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For API integrated ownerrez accounts, ask VRBO to handle Florida Sales Tax just like airbnb does

Status: Requested 6 Votes
Haydar B
Sep 5, 2022 2:22 PM
Joined Jan, 2018 5 posts

After API integration with VRBO, we need to submit Florida sales tax ourselves.

It's a huge inconvenience, and requires a lot of extra work on host side, also it's prone to human mistakes. airbnb handles that even after api integration, so it must be technically possible. Please request VRBO to handle that. It is a win-win for everyone, state will not miss unreported taxes, hosts will not have to worry about that, and it will be an incentive for more hosts to enable api integration.

Thanks

 

Chris L
Sep 6, 2022 2:33 PM
Joined May, 2017 174 posts

Actually, it's not possible, because of the way Vrbo integration works (which is very different than Airbnb integration).

When you integrate with Vrbo, you effectively turn into a hotel that runs its own front-desk software, and Vrbo becomes just another OTA booking channel (just like someone booking a hotel room at a Hampton Inn via Expedia). Expedia takes and confirms the booking but the hotel's front desk software charges the card, manages the transaction, handles check-in/check-out, etc. The hotel is 100% in charge of the booking once it comes in.

This is amazing for vacation rental owners, because once the booking comes in, we are 100% in charge of it. We can change it, cancel it, evict someone, charge them for damages, etc. without Vrbo's permission. Vrbo can't even force hosts to cancel a booking, unlike Airbnb. Think of March 2020 when Covid hit: all my Airbnb bookings canceled instantly without any input from me, whereas all my Vrbo bookings remained intact. Now, of course Vrbo tried to incentivize me to allow my guests to cancel by dangling carrots (higher placement in future search results if I allowed cancellations, etc.), but I was still fully in control and could have chosen not to allow cancellations/refunds (and in a number of cases, I negotiated with guests to move their stays to future dates, preserving that income).

With Airbnb, Airbnb still controls the booking in full and can cancel (or not cancel) at any time. If you have bad guests in your house and can't get Airbnb to approve the cancellation, good luck evicting them: at least in my jurisdiction, the police will not enforce an eviction if the reservation is still active and the guest has a legal right to remain in the home. I once had trashy hoarders with two pit bulls in violation of my rental agreement, and the cops would not back me up to get them out until Airbnb approved the cancellation, which took 10 hours from the time I initially reached out to Airbnb.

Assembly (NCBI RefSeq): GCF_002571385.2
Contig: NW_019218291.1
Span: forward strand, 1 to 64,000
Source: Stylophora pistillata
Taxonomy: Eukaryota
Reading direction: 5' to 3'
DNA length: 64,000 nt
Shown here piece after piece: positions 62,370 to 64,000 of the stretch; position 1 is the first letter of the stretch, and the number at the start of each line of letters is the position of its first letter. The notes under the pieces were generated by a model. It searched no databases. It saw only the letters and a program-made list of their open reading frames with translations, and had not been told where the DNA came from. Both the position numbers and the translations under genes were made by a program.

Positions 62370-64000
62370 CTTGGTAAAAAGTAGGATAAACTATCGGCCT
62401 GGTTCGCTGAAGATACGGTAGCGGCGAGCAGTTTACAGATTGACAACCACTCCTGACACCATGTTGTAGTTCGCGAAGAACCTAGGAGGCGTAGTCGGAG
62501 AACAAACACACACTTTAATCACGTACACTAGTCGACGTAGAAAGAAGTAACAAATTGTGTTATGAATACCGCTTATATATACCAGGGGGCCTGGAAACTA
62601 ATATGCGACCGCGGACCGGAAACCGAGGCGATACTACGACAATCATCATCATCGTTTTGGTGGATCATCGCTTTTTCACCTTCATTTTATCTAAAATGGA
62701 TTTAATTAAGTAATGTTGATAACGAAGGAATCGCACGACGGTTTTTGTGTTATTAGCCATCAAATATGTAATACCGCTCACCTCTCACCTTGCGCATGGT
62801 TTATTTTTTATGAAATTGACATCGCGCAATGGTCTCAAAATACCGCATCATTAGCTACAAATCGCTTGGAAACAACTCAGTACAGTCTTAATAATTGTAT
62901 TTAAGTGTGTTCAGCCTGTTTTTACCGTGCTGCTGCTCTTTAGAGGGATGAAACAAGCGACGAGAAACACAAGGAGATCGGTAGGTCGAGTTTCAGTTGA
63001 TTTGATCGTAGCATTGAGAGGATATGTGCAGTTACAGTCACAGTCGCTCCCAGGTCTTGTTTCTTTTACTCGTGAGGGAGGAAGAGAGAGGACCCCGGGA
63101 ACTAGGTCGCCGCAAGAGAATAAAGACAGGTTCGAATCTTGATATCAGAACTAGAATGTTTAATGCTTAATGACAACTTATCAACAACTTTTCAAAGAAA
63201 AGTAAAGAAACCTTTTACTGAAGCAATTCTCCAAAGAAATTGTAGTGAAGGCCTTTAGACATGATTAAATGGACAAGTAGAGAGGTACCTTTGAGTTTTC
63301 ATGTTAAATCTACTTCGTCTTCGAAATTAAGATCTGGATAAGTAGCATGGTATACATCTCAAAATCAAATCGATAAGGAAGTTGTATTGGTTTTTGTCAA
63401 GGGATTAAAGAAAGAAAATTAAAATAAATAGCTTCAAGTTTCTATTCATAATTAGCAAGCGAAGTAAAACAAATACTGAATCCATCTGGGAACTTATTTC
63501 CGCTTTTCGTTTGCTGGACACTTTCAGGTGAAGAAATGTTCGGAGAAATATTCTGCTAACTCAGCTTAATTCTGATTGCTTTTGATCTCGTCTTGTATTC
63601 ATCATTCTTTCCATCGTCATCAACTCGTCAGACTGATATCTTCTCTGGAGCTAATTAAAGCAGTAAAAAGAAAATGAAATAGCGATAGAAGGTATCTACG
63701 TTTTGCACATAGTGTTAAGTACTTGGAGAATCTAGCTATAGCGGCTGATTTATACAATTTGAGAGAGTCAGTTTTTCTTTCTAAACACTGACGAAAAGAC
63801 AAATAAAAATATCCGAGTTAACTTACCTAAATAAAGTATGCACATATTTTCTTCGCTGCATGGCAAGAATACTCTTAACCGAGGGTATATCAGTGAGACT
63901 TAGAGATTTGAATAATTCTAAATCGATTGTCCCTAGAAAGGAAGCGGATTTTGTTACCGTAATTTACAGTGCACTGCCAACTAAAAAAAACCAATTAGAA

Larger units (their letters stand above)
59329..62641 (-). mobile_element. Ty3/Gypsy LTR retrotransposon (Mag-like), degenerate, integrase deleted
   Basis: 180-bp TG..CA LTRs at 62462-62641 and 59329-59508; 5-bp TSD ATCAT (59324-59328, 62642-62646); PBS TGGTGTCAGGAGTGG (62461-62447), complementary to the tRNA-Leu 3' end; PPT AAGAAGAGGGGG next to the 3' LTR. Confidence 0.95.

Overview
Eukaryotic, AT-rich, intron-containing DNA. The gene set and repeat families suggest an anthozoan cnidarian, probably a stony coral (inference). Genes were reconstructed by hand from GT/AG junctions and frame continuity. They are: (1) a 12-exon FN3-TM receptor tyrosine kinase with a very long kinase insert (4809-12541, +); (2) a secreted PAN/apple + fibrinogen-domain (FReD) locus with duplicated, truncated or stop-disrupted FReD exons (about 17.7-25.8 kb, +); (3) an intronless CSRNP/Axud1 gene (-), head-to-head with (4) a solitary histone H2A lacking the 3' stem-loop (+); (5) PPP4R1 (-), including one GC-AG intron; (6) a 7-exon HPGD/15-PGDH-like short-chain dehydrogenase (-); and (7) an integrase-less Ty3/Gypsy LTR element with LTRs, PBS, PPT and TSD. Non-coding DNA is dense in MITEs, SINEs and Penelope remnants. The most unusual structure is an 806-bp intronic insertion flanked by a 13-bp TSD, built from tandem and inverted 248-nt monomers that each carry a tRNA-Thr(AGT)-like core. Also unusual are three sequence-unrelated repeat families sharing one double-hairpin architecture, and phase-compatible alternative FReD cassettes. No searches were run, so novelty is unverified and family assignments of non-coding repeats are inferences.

So this is all related to why Vrbo cannot collect the taxes for you (while Airbnb can): with Vrbo, Vrbo doesn't even collect anything from the guest (except for their service fee), and YOU charge the guest's card and manage all of the charges completely. You can charge more or refund or cancel or extend or do anything you want without Vrbo's input (just like a hotel front desk can), so Vrbo actually doesn't even know what to charge the guest for taxes. Airbnb can collect and remit taxes, because they control the charges and finances and everything and don't even pay out on the booking until after the guest has checked in.

The Vrbo model is way better. Why? With Airbnb, you have no control over the taxes. Have a tax-exempt stay? You can't just delete the taxes; you have to charge the guest the tax and then reimburse them their taxes using the Resolution Center. Have a state/county/city collector after you claiming you didn't remit tax? Good luck getting anyone at Airbnb to provide any kind of help or proof that they did remit the taxes. And that doesn't even cover the cashflow/interest benefits of being able to collect the booking charges up front and then only pay the taxes when they're due (in some cases, many months later). Plus, in my case, my state offers a discount of 5% for timely tax payments--that goes into my pocket if I pay my own taxes instead of Airbnb's or Vrbo's pockets.

Admittedly, signing up for all the taxes and licenses and things yourself can be cumbersome, as is reporting and remitting taxes, but at least in my jurisdiction, it's all pretty straightforward. I previously recommended Avalara MyLodgeTax's services for handling all of this, but they recently raised their set-up fee from $50 per property to $300, which I think is highway robbery, so I no longer recommend them. But unless you have a crazy amount of bureaucratic red tape in your jurisdiction, it's just a bit of paperwork and waiting for them to send you stuff back and well worth the ultimate flexibility that API integration with Vrbo offers.